Sacramento Kings Arena Project Providing New Career Pathways for Local Residents
Construction on the new Kings arena is already revitalizing downtown Sacramento.
Thu June 11, 2015 - West Edition CEG
A priority apprentice program is looking to put 70 Sacramento residents to work in the construction of the arena.
According local Sacramento, California ABC news station KXTV. Construction on the new Kings arena is already revitalizing downtown Sacramento, and in the process, changing the fortunes of some longtime Sacramentans through its priority apprentice program.
The priority apprentice program is looking to put 70 Sacramento residents to work in the construction of the arena. To qualify, applicants need to either meet the criteria as a "priority" worker – on public assistance, former foster youth, homeless, ex-offender or veteran, or live in one of the 11 designated zip codes.
Brandon Gallow, who grew up in Sacramento’s Oak Park neighborhood, says the program has given him a path to professional success.
"For the most part it’s an economically depressed part of town. Run down, most people on drugs. You don’t see anybody get up and punch the clock so to speak. The future was bleak, you don’t see many success stories," Gallow explained.
After working a series of what he refers to as dead-end jobs, Gallow, 31, and his older brother Marcus entered a pre-apprentice program at Northern California Construction Training (NCCT). NCCT, along with the American River College STRIPE program, helps prepare workers for the Kings’ priority apprentice program.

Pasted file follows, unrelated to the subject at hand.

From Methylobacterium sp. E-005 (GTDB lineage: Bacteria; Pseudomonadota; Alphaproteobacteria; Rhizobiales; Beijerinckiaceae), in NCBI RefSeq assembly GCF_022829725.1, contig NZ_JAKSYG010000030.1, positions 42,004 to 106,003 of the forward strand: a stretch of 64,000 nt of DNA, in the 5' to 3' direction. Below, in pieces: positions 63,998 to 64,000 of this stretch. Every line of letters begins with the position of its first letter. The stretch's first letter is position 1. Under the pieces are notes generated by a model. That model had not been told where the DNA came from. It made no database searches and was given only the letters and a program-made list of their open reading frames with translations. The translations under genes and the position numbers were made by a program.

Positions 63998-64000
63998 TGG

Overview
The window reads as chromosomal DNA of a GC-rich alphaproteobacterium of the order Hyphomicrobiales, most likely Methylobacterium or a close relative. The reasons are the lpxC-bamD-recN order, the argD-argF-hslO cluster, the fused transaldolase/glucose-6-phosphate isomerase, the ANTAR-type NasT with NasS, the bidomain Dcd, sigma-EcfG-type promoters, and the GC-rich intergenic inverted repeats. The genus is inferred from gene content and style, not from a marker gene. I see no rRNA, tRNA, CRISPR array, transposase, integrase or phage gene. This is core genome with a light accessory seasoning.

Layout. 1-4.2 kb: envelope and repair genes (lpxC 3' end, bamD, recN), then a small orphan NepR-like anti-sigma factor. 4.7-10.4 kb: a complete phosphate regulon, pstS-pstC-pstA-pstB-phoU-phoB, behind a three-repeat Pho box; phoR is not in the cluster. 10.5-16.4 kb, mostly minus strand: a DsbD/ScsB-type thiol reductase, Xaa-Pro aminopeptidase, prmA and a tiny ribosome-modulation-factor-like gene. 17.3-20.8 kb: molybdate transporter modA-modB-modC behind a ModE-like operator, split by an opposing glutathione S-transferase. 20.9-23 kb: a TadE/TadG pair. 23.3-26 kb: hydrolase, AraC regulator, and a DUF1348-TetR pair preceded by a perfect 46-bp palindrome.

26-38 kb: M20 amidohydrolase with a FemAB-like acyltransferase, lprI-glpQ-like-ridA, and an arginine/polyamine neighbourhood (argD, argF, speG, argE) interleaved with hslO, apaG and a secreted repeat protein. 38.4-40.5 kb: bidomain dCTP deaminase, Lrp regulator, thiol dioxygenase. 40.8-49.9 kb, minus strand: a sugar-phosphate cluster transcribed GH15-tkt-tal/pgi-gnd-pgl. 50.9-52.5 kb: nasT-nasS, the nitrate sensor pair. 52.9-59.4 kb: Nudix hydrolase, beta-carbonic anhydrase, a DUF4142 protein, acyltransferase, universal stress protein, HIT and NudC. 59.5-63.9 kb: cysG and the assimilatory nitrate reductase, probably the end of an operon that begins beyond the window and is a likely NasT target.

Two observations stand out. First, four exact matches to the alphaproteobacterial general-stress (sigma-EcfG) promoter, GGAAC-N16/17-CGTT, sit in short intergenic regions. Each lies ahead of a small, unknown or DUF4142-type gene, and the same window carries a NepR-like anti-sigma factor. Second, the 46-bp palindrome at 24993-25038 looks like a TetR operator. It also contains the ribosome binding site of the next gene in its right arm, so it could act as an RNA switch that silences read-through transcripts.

Gallow said both brothers were doing well – until Marcus’s new career was quickly derailed.
"He went out and visited a friend and it was a seedy neighborhood. I guess someone tried to rob him for his car, and he was shot ten times," Gallow said.
Marcus became a quadriplegic, confined to life in a wheelchair. Gallow said the experience served as a wakeup call.
"Failure is not an option. When I’m out there, I often think he would be right by me working hand by hand. So it gave me a lot of determination, will and drive to make this work," he said.
That determination is paying off. On Saturday, Gallow graduated from the program at NCCT. He’s now working full-time as a pipefitting apprentice at the arena construction site, with hopes of eventually becoming a journeyman, or a foreman.
And though his work on the site may be done in March of next year, Gallow says he’s confident the training has prepared him for future construction work.
"I would love to help in building the Sacramento skyline. I know another hotel is coming up, so if I can lend a hand in improving Sacramento – I’m a Sacramentan, I would love to do it," he said.
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